March 2012
Volume 53, Issue 14
Free
ARVO Annual Meeting Abstract  |   March 2012
Reconstructing an Outer Retina using Electrospun Polycaprolactone (PCL) and human embryonic stem cell-derived Retinal Progenitor Cells
Author Affiliations & Notes
  • Lilangi S. Ediriwickrema
    Surgery/Ophthalmology,
    Yale University School of Medicine, New Haven, Connecticut
  • Shaomin Peng
    Surgery/Ophthalmology,
    Yale University School of Medicine, New Haven, Connecticut
  • Nina Kristofik
    Biomedical Engineering,
    Yale University School of Medicine, New Haven, Connecticut
  • Tavé A. van Zyl
    Surgery/Ophthalmology,
    Yale University School of Medicine, New Haven, Connecticut
  • Geliang Gan
    Surgery/Ophthalmology,
    Yale University School of Medicine, New Haven, Connecticut
  • Lina Li
    Surgery/Ophthalmology,
    Yale University School of Medicine, New Haven, Connecticut
  • Caihong Qiu
    Cell Biology,
    Yale University School of Medicine, New Haven, Connecticut
  • Mark Saltzman
    Biomedical Engineering,
    Yale University School of Medicine, New Haven, Connecticut
  • Ron A. Adelman
    Ophthalmology & Visual Science,
    Yale University School of Medicine, New Haven, Connecticut
  • Lawrence J. Rizzolo
    Surgery/Ophthalmology,
    Yale University School of Medicine, New Haven, Connecticut
  • Footnotes
    Commercial Relationships  Lilangi S. Ediriwickrema, None; Shaomin Peng, None; Nina Kristofik, None; Tavé A. van Zyl, None; Geliang Gan, None; Lina Li, None; Caihong Qiu, None; Mark Saltzman, None; Ron A. Adelman, None; Lawrence J. Rizzolo, None
  • Footnotes
    Support  HHMI-FFB Medical Research Fellows Program, Connecticut Innovations, 10SBC02, Leir Foundation, Newman’s Own Foundation, National Natural Science Foundation of China, 30772381
Investigative Ophthalmology & Visual Science March 2012, Vol.53, 337. doi:https://doi.org/
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      Lilangi S. Ediriwickrema, Shaomin Peng, Nina Kristofik, Tavé A. van Zyl, Geliang Gan, Lina Li, Caihong Qiu, Mark Saltzman, Ron A. Adelman, Lawrence J. Rizzolo; Reconstructing an Outer Retina using Electrospun Polycaprolactone (PCL) and human embryonic stem cell-derived Retinal Progenitor Cells. Invest. Ophthalmol. Vis. Sci. 2012;53(14):337. doi: https://doi.org/.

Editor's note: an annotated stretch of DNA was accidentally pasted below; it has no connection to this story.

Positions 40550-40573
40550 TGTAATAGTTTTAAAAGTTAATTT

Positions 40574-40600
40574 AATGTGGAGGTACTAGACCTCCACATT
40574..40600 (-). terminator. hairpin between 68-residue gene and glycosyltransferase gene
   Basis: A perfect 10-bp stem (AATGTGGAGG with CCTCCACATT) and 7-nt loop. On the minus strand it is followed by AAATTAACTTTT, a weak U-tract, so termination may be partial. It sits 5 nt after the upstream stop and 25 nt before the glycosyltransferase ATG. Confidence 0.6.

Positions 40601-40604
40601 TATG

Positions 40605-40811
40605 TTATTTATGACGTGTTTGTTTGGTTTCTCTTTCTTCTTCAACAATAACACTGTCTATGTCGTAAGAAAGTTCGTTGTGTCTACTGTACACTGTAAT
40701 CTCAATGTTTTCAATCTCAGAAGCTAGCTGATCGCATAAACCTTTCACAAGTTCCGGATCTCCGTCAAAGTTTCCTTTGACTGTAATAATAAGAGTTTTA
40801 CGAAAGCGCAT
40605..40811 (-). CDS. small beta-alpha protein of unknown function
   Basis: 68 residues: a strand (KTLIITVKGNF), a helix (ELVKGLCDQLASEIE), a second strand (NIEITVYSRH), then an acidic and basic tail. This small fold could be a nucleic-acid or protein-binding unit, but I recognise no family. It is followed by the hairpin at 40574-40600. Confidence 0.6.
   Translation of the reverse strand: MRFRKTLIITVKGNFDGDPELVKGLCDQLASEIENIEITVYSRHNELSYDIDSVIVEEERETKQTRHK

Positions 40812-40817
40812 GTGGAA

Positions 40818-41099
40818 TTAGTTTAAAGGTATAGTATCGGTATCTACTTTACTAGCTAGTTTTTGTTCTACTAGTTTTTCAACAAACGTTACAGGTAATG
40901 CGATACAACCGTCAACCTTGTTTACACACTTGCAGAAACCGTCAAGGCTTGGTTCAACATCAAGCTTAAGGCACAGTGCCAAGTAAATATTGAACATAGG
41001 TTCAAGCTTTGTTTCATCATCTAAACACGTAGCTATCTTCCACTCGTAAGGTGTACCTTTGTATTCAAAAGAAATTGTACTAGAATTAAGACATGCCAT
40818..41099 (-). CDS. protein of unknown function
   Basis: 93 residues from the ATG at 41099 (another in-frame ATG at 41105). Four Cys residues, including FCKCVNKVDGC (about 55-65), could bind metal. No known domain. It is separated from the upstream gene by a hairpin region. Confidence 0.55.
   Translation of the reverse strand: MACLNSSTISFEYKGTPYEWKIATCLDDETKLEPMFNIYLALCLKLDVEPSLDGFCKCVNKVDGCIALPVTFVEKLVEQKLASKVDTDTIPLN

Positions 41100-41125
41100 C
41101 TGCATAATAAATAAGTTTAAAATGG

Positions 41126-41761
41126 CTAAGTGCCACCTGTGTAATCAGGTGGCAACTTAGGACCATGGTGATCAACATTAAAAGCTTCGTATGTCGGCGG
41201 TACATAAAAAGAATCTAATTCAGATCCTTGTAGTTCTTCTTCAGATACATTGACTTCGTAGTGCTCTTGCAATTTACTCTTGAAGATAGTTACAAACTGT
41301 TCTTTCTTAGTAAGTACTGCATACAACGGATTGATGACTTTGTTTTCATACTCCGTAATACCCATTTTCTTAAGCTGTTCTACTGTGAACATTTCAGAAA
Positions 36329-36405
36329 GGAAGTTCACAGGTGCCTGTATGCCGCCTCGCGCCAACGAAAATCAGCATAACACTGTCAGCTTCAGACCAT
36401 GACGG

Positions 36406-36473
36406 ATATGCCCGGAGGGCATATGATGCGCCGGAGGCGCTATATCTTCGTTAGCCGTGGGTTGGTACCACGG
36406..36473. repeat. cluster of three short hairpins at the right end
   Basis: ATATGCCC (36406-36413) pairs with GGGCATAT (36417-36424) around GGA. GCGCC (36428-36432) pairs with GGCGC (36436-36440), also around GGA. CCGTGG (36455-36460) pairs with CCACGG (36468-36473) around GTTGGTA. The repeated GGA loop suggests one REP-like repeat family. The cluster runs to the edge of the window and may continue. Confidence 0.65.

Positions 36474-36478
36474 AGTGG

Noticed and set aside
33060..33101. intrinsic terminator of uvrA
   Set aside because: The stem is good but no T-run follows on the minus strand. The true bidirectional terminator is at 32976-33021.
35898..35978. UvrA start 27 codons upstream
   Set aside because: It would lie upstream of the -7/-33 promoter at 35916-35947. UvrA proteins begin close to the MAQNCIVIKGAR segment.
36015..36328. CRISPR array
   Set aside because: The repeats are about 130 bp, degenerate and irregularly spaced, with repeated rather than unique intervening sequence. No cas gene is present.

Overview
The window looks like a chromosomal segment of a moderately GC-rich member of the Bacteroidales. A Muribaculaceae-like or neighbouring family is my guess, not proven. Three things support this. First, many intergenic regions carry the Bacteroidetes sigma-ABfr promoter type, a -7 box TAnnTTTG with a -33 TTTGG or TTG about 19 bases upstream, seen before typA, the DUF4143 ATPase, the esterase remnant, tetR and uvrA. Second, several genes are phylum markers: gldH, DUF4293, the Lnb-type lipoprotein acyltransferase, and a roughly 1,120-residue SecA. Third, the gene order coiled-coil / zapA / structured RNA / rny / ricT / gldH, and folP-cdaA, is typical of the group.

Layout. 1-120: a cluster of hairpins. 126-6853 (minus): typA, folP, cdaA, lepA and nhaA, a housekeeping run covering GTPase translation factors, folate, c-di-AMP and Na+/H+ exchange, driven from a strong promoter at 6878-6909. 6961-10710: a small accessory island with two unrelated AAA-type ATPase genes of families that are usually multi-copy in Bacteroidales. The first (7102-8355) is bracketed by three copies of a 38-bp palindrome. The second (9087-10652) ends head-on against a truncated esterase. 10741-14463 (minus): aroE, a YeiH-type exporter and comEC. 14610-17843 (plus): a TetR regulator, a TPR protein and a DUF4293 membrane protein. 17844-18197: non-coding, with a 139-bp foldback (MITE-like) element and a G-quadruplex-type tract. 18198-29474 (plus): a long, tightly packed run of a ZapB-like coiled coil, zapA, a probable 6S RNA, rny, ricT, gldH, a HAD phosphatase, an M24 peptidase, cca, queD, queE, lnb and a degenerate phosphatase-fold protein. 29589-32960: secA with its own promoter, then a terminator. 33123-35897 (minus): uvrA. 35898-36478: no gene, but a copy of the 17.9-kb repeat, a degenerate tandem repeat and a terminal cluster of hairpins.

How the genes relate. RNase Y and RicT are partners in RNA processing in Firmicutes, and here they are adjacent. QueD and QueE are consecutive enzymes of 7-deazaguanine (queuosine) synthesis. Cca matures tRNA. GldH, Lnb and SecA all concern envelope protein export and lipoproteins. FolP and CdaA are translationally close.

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      © ARVO (1962-2015); The Authors (2016-present)

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Abstract

Purpose: : As a first step towards engineering an outer retina suitable for transplantation, we designed a biocompatible, biodegradable scaffold that will allow retinal progenitor cells (RPCs) to form flat, laminar structures. The scaffolds minimize the exposure of retinal progenitors to extracellular matrix components that are not found in the retina, and will allow for co-culture with the RPE.

Methods: : Scaffold sheets were formed from electrospun fibers of polycaprolactone (PCL). Duration of collection determined polymer thickness and solvent concentration dictated porosity and pore distribution of the scaffold. The thickness and porosity of the sheets were varied to optimize cell culture and rate of degradation of the PCL. Eight mm circular sheets were cut with a biopsy punch and coated with laminin. Retinal progenitors, derived from human embryonic stem cells (hESC-derived RPCs), were cultured to form neurospheres. The neurospheres were dissociated into single cell suspensions, seeded onto PCL sheets, and maintained in serum free medium. Fluorescence labeling and confocal microscopy were used to assess the morphology of the cultures.

Results: : Individual PCL fibers measured ~3 µm in thickness. The thickness of the sheet could be varied from 20-200 µm. The porosity could be adjusted to form 5 to 100 µm diameter pores. The scaffolds degraded via surface erosion, within a slightly basic pH range at 7.4 to 7.9, over four to seven weeks, depending upon porosity. Scaffolds with pores 25 to 50 µm in diameter were subsequently chosen for culture experiments. Confocal imaging confirmed that the RPCs penetrated the thickness of the scaffold and continued to express retinal markers such as Pax6, recoverin, and N-cadherin. There was evidence of polarity, as the N-cadherin was expressed only along one surface of the polymer.

Conclusions: : Electrospun PCL polymers are biodegradable, biocompatible, and sustain the differentiated properties acquired by the neurospheres. It appears to be a suitable scaffold for reconstructing an outer retinal layer from hESC-derived RPCs that can enhance cell survival and delivery to a diseased sub-retinal space via transplantation.

Keywords: regeneration • retina • transplantation 
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